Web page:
The Estonian and Latvian parliaments on 22 August unanimously ratified the agreement on sea borders signed by Prime Ministers Tiit Vahi and Andres Skele on 12 July, BNS reported. The agreement, which went into effect upon the ratifications, foresees conclusion of a bilateral agreement on fishing in the Gulf of Riga by 1 September. -- Saulius Girnius

The Saeima on 22 August did not ratify agreements with Amoco and the Swedish company Oljeprospektering AB for oil exploration off Latvia's coast, Radio Lithuania reported. This was not due to appeals by the Lithuanian parliament to postpone the matter but because the lawmakers ran out of time to discuss the 25th item on their agenda. The ratification is to be discussed at the next session on 29 August. Lithuania claims part of the territory where explorations are envisioned by the 31 October 1995 agreement and has asked that they not be ratified before the sea border is settled. -- Saulius Girnius

Data for the first seven months of 1996 released on 22 August by the Central Statistical Office show that Poland's economy continues to deliver strong results. According to reports in Polish dailies on 23 August, industrial production at the end of July was 10% above its July 1995 level, while prices actually declined by 0.1% in July. Industrial growth was powered by Poland's continuing investment boom--real investment spending at the end of June was 24% above mid-1995 levels--and by consumption, which reflected a 9.4% increase in real wages in July (relative to July 1995 levels). The price stability attained in July also means that the official consumer-price inflation forecast of 17% for the year remains within the realm of the possible. On the other hand, the rapid growth in real wages has pulled down state enterprises' profits. Also, Poland's trade deficit at the end of June had risen to $3.1 billion, compared with the $500 million deficit recorded in mid-1995. -- Ben Slay

Chemapol Group, a Czech trading and chemicals conglomerate, announced on 22 August that it had gained an 80% interest in Omnipol, the country's largest arms trader, Reuters reported. Chemapol's general director, Vaclav Junek, said his group hoped to double Omnipol's sales over the next two years. He also said that Chemapol would use Omnipol's connections in an effort to acquire the Czech aircraft builder Aero Vodochody. -- Doug Clarke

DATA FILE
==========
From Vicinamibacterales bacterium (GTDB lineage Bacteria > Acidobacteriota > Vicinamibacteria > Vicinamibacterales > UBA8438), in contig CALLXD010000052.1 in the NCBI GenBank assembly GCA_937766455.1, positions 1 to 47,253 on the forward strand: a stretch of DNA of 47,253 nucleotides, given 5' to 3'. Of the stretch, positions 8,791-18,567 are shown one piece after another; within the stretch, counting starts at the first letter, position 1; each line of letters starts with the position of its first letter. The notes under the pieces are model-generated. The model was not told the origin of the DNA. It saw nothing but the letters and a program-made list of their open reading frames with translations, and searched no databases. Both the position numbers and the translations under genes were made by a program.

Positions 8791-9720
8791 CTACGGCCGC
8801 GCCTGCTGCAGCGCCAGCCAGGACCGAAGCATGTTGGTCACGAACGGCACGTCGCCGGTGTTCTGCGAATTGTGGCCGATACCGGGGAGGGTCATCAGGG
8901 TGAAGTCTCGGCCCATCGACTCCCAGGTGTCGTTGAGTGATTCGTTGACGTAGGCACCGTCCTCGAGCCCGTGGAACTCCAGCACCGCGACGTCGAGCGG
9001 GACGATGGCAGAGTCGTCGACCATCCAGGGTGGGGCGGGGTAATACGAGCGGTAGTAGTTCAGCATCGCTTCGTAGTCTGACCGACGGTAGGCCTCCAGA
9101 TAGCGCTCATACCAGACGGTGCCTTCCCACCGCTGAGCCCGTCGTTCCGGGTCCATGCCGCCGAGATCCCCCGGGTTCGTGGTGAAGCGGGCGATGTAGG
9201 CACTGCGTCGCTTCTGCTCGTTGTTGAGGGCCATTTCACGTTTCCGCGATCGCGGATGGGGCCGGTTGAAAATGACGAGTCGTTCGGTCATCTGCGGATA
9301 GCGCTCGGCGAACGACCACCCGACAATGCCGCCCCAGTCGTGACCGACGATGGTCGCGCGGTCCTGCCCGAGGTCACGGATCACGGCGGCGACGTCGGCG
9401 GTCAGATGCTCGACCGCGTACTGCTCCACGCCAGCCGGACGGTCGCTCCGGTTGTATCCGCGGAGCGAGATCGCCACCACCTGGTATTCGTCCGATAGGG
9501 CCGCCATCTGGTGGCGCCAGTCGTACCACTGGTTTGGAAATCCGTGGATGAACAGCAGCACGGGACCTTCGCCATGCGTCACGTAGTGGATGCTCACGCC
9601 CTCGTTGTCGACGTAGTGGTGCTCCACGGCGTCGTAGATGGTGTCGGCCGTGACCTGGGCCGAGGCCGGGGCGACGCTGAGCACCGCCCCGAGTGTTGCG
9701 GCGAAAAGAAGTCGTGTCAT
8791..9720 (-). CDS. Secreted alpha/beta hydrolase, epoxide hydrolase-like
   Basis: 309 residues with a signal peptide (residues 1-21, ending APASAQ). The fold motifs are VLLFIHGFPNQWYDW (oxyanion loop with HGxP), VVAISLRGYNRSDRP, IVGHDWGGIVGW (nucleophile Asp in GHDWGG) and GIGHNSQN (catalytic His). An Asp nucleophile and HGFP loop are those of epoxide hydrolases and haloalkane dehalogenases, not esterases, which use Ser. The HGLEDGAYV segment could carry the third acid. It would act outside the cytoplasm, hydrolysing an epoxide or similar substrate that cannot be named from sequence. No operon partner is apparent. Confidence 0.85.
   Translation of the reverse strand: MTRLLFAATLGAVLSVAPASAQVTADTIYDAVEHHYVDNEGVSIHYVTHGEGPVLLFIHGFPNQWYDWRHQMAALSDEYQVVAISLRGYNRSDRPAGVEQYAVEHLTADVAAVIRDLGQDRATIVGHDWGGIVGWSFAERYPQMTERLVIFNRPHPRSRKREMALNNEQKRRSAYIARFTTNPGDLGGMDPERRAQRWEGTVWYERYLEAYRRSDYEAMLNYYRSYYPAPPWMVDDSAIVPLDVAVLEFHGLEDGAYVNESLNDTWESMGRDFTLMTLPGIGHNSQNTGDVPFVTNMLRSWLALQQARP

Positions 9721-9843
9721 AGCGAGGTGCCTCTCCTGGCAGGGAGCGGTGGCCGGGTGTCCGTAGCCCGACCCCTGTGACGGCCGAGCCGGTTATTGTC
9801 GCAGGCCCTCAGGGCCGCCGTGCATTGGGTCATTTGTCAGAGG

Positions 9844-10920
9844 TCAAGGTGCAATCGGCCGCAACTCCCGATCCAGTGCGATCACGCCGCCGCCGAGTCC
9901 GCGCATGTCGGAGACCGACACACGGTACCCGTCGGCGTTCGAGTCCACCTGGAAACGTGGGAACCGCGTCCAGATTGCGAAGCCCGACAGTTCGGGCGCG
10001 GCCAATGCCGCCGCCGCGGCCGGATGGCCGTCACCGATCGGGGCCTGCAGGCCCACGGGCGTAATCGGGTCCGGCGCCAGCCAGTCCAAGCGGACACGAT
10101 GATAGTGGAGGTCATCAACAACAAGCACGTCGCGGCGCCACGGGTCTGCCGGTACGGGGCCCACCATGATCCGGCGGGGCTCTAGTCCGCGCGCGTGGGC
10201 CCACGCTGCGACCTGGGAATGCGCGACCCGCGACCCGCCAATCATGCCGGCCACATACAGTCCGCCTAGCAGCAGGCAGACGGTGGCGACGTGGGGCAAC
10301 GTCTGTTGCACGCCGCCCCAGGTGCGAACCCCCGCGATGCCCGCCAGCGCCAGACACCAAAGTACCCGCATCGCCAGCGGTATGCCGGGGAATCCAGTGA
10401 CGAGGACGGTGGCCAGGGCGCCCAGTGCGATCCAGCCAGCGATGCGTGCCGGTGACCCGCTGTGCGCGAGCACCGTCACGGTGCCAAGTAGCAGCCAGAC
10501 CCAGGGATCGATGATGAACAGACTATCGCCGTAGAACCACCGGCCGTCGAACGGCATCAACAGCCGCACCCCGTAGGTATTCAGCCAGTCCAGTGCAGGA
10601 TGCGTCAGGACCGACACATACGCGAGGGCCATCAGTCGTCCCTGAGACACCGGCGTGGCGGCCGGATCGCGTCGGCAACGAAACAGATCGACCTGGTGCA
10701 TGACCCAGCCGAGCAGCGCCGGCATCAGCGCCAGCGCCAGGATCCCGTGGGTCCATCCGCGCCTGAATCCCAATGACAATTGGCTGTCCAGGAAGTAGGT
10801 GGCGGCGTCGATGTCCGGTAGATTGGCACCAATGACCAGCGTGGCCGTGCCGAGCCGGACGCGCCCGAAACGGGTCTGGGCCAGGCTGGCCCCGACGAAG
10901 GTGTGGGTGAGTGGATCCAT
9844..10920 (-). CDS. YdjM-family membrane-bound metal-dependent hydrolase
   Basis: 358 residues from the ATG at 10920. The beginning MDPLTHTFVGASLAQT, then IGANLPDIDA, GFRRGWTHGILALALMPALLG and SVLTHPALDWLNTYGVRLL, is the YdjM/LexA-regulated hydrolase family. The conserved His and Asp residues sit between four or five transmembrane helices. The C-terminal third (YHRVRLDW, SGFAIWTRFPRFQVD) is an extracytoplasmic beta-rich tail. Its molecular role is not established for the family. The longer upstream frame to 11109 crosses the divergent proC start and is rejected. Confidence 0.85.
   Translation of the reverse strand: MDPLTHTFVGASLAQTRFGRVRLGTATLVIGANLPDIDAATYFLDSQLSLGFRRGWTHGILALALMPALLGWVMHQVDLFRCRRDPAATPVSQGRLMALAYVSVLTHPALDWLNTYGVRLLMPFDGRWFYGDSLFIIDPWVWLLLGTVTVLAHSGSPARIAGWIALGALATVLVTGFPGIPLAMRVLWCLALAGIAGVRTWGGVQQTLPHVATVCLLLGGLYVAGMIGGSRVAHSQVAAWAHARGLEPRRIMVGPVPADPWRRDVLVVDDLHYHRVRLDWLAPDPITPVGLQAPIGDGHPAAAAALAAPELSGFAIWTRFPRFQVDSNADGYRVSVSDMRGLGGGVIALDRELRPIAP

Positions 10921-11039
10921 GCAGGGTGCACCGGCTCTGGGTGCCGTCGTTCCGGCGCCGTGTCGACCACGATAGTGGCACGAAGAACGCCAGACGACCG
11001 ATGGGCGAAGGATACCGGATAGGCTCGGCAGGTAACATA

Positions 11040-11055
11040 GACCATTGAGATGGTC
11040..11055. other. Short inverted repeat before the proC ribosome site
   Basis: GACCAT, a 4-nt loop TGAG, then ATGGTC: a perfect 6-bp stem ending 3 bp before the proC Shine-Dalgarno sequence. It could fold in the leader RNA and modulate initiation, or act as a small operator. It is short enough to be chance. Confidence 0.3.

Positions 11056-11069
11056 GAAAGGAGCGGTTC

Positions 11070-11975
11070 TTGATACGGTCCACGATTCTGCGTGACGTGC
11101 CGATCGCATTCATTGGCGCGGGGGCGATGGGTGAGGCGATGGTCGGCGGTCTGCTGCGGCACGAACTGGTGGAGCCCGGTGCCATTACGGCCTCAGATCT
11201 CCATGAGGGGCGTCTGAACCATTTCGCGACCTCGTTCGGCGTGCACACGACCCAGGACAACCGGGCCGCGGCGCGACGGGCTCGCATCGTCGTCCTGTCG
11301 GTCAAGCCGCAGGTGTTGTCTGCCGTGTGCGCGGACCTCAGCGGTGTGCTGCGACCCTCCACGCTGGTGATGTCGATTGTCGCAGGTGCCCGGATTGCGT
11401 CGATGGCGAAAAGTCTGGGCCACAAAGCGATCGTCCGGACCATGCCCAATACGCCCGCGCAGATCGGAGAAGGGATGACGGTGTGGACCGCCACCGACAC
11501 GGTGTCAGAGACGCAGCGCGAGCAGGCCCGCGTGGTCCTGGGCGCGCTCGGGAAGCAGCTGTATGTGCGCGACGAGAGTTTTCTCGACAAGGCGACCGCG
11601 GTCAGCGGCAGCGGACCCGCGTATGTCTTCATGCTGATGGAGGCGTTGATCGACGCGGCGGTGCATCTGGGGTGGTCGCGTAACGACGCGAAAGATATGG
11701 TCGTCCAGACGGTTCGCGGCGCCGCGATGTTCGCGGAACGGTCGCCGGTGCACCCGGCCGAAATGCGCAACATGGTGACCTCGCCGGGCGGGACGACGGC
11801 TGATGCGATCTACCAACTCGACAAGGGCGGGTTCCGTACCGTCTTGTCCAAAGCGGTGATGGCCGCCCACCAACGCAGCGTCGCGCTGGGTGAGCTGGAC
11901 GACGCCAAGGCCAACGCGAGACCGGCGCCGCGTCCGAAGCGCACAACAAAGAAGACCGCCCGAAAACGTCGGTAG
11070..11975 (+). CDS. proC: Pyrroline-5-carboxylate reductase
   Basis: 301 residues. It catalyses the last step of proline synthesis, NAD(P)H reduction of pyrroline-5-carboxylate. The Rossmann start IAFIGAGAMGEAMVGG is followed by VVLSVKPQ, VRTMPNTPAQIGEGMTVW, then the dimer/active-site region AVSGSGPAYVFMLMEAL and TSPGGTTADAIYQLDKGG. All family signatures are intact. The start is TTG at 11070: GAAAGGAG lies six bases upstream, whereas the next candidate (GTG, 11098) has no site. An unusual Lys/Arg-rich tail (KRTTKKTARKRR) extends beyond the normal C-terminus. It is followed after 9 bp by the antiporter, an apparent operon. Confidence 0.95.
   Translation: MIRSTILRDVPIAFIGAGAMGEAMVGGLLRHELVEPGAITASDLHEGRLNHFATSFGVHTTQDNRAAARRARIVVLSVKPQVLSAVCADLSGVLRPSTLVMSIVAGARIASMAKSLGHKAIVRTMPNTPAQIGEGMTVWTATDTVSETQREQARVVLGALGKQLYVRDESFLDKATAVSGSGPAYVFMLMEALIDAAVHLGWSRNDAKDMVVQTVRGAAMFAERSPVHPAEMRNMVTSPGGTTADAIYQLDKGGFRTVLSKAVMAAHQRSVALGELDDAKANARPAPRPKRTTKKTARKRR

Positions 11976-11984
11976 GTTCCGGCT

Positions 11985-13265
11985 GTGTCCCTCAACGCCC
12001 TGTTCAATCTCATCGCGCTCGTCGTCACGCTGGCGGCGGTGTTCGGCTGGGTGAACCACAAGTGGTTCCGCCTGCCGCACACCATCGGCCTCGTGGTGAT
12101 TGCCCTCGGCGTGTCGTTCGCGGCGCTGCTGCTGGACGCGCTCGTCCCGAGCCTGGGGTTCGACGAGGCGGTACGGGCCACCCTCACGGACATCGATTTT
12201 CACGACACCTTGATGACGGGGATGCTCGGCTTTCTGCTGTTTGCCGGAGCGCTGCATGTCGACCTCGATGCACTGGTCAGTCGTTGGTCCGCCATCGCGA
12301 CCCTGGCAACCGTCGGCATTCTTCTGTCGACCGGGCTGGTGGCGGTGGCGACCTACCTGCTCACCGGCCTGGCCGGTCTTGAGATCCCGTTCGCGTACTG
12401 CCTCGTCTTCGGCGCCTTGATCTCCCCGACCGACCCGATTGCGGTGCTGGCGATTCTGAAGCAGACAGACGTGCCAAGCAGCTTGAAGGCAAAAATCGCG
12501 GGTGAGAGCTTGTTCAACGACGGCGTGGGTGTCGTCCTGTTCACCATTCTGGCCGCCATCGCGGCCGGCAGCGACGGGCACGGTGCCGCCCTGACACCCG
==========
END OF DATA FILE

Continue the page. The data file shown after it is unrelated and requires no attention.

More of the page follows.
The Hungarian Defense Ministry on 22 August revealed the terms of a previously announced deal to purchase 100 T-72 tanks from Belarus, Napi Gzdasag reported. Hungary has agreed to pay $130,000 each for the tanks, which are to be shipped from Belarus later this year. Belarus would have had to destroy the tanks to meet its commitments under the Conventional Forces in Europe (CFE) treaty. In a related matter, the Hungarian Defense and Finance ministries were reported to have agreed on a governmental guarantee for a 30 billion forint tender to purchase new air defense missiles and radars. The tender is expected to be issued in two weeks. -- Doug Clarke

The government on 22 August announced that it will not raise energy prices until 1 January 1997, despite its earlier pledge to foreign investors to do so, Hungarian dailies reported. The decision comes in the wake of months-long debate within the cabinet and between government members and foreign investors over whether a price increase is justified. Socialist members of the government cited "social" reasons for putting off the rise, and Industry and Trade Minister Imre Dunai's resignation last week is thought to be owed to his firm stand in favor of raising the prices. The price hike would have been the second major increase this year. -- Zsofia Szilagyi